Wednesday, 4 October 2017

The Perfect M4/3 Holiday Companion, Panasonic 35 - 100 f4-5.6

45mm f5, my wife Wendy and the love of my life on holiday in Rome


Just so we are nice and clear, when I test lenses I only use carefully exposed raw files processed in Iridient Developer, I never judge jpegs as they are at the mercy of the camera's processor and may not actually reflect the lenses potential. It needs to be also noted that a lenses performance could be quite different depending on the body it's attached to.

I always disable all lens parameter corrections in the Raw converter, i.e. CA, distortion and vignetting to get an accurate picture of how the lens performs at its core, I also look closely at the lens performance with my own custom vignetting/CA correction and sharpening settings applied.

You won't find test charts on walls or indeed the classic brick wall test, basically even minor field curvature renders most of these tests meaningless for regular distance 3D shooting needs, the exception being when testing a macro lens, flat field performance is a significant parameter for macro lens performance and uses.

I'm not paid in any way by any lens or camera manufacturer or supplier and I only test equipment I have purchased or obtained from clients and other photographers.

Lastly, I test only one copy, I am not about to buy several copies just so I can write a review, the point is my reviews should only be seen as a guide as to what you might expect, you could well buy a better or worse copy than the one I have.

Ok, let's move on...

The little knobs on the barrel are not standard,  I machined those up to make touch focus and zoom adjustment a bit easier.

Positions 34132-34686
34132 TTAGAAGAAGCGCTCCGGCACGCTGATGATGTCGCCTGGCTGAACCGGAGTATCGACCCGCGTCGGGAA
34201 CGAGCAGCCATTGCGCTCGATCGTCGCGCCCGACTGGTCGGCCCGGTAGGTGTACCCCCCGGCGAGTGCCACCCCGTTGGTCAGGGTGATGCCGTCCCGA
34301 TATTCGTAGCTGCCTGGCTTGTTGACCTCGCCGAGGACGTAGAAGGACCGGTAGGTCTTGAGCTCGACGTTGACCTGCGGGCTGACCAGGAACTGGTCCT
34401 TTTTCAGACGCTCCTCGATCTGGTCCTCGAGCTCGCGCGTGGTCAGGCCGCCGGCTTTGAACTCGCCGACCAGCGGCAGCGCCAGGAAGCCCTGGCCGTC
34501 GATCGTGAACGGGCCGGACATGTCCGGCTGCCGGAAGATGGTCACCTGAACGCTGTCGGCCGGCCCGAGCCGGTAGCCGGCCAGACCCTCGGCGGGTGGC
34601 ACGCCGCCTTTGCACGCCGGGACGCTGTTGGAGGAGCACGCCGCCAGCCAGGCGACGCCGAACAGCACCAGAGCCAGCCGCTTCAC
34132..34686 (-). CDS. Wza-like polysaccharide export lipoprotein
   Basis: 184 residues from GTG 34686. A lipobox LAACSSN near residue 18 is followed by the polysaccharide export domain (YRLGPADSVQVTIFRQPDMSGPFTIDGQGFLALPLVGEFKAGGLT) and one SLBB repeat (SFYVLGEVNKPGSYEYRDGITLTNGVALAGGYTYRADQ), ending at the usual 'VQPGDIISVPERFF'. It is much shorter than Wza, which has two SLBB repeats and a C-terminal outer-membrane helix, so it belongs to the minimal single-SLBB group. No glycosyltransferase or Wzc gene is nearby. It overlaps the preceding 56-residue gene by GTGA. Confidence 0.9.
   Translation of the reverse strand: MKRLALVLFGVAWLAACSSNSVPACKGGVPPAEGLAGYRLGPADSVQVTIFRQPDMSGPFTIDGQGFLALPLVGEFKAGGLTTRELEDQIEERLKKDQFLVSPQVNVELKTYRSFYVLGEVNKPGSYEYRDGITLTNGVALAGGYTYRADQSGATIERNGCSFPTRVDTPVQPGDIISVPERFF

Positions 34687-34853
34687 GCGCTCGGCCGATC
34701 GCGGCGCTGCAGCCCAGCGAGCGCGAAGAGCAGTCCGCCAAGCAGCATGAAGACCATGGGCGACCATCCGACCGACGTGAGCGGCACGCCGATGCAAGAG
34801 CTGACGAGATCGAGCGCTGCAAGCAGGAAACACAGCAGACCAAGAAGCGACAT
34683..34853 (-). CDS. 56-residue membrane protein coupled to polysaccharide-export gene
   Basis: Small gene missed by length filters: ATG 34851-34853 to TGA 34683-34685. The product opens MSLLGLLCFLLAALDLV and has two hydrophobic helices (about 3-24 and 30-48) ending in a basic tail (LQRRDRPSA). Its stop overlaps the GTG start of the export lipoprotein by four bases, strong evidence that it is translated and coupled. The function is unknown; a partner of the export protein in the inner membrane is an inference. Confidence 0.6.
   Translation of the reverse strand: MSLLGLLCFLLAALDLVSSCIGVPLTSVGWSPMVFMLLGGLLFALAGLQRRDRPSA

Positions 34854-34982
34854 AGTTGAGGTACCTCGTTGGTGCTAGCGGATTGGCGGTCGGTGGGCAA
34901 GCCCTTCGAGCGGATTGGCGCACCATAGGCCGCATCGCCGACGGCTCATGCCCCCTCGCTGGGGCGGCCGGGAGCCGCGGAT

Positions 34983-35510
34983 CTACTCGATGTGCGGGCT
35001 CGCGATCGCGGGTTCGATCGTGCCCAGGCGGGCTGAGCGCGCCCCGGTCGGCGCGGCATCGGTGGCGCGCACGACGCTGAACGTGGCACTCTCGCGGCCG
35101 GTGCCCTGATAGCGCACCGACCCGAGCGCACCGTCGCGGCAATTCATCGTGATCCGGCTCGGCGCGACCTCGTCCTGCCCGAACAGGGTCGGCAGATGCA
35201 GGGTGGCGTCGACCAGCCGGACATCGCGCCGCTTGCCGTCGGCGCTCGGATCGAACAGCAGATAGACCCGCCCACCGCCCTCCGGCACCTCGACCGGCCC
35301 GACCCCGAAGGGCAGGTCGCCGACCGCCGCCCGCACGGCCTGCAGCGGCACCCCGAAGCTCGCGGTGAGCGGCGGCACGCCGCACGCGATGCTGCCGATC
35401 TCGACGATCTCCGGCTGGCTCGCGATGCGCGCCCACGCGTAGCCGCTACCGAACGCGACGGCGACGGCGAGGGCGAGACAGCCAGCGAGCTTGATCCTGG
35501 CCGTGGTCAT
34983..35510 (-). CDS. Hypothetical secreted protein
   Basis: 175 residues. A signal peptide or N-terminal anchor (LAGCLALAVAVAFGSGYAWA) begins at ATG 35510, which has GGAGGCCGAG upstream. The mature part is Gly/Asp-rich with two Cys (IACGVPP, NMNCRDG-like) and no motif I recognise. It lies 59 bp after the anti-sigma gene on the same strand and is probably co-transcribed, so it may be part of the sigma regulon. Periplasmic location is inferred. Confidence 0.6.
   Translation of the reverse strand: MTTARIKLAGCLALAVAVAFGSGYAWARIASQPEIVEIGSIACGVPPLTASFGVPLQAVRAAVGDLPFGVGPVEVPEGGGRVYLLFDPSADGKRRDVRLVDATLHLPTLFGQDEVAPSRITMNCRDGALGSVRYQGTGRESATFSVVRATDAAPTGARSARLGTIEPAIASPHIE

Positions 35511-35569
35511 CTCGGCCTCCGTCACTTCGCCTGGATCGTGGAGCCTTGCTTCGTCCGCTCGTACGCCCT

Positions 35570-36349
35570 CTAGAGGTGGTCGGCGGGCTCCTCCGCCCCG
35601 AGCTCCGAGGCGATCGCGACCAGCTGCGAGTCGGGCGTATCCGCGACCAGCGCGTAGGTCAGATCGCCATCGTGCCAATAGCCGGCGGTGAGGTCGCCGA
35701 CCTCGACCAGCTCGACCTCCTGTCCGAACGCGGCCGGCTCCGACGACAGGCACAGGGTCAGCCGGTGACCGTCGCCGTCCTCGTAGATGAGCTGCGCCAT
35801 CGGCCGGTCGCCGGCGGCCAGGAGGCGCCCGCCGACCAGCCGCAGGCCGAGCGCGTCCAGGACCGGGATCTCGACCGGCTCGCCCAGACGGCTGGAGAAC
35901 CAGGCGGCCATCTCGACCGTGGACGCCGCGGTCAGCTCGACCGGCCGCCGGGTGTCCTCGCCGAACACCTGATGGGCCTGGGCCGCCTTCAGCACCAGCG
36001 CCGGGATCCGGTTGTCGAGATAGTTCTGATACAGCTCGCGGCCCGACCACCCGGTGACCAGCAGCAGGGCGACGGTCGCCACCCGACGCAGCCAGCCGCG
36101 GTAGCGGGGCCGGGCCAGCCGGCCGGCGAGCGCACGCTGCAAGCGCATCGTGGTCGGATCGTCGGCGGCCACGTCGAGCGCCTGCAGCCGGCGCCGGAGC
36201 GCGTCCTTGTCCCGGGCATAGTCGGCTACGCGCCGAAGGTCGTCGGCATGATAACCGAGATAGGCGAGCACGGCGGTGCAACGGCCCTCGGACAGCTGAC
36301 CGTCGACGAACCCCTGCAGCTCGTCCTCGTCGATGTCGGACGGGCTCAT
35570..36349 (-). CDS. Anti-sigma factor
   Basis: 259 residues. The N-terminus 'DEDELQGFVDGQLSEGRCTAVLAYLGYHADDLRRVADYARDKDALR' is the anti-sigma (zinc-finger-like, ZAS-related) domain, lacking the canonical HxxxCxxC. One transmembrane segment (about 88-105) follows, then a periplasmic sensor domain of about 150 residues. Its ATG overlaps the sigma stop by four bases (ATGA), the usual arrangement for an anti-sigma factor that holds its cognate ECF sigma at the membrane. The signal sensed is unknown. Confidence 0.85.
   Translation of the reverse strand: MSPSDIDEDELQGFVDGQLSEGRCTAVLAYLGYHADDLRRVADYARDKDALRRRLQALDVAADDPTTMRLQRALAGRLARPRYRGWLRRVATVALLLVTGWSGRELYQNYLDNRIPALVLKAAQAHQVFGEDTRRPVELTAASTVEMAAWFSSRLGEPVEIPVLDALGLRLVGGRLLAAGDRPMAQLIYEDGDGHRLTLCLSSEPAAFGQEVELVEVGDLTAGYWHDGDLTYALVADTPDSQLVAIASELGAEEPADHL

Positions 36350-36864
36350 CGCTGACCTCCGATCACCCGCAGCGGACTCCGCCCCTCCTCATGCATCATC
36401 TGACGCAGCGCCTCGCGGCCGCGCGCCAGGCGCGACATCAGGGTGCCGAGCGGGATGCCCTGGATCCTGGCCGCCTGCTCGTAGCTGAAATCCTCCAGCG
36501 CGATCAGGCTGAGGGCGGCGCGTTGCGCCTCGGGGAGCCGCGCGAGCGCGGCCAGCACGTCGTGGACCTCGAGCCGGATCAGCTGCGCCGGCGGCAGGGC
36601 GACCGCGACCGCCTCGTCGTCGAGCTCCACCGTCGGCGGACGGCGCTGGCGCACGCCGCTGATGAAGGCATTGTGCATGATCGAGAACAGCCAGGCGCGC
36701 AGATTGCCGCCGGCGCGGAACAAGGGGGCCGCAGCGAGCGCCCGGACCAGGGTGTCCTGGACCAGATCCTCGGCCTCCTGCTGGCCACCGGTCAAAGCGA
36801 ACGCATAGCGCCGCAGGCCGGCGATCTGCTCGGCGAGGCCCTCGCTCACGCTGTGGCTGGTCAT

An M4/3 lens That  Makes Good Sense

While there are many fast and fabulous lenses available for the M4/3 format, it could be argued that many of them are not in keeping with the design intention of the m4/3 format.  One of the primary drivers of the Micro 4/3 format at the outset was to create a system where a camera body in combination with several lenses takes up so little space in your camera bag and weighs so little that you'd not be concerned to carry the kit around for an entire day.

As an example, the Olympus 40 to 150 F2.8 is an absolutely brilliant lens performance-wise. However, its weight and physical proportions mean there's nowhere near the expected M4/3 advantage over equivalent APS-C or even full frame formats.  I'm not saying by that by any measure the 40-150 f2.8 is a large lens in absolute terms, just it doesn't actually play to the advantage of having an M4/3 camera.

Of course we could argue about other aspects of the system, like super duper image stabilisation and blazing capture speeds as in the EM1 MK 2 but first and foremost the system was initially designed to be compact yet still high performing and to this day that remains the primary driver of M4/3 system purchases.

To my mind, M4/3 really comes into its own when compact m4/3 bodies are combined with small, high-quality lenses, for example, the tiny but excellent Olympus 45 mm and 25mm f1.8s.  Generally, the pro-grade zoom lenses and neither light nor particularly compact though I grant the optical performance is universally quite exceptional.  Sometimes, probably most times for many shooters, you need reasonable, convenient and economical, rather than exceptional.
This is where the Panasonic 35 to 100 F4 to 5.6 comes into play, yet despite its diminutive size, it's not exactly small on performance, in fact, I'd say it's really rather better than reasonable.

100mm @ f7.1, edge to edge clarity is just lovely, this image is slightly cropped for compositional purposes.

Practical Purpose

At around 145g we have a telephoto zoom you could literally put in a reasonably sized pocket and carry around with you all day, it actually does deliver on the core M4/3 promise.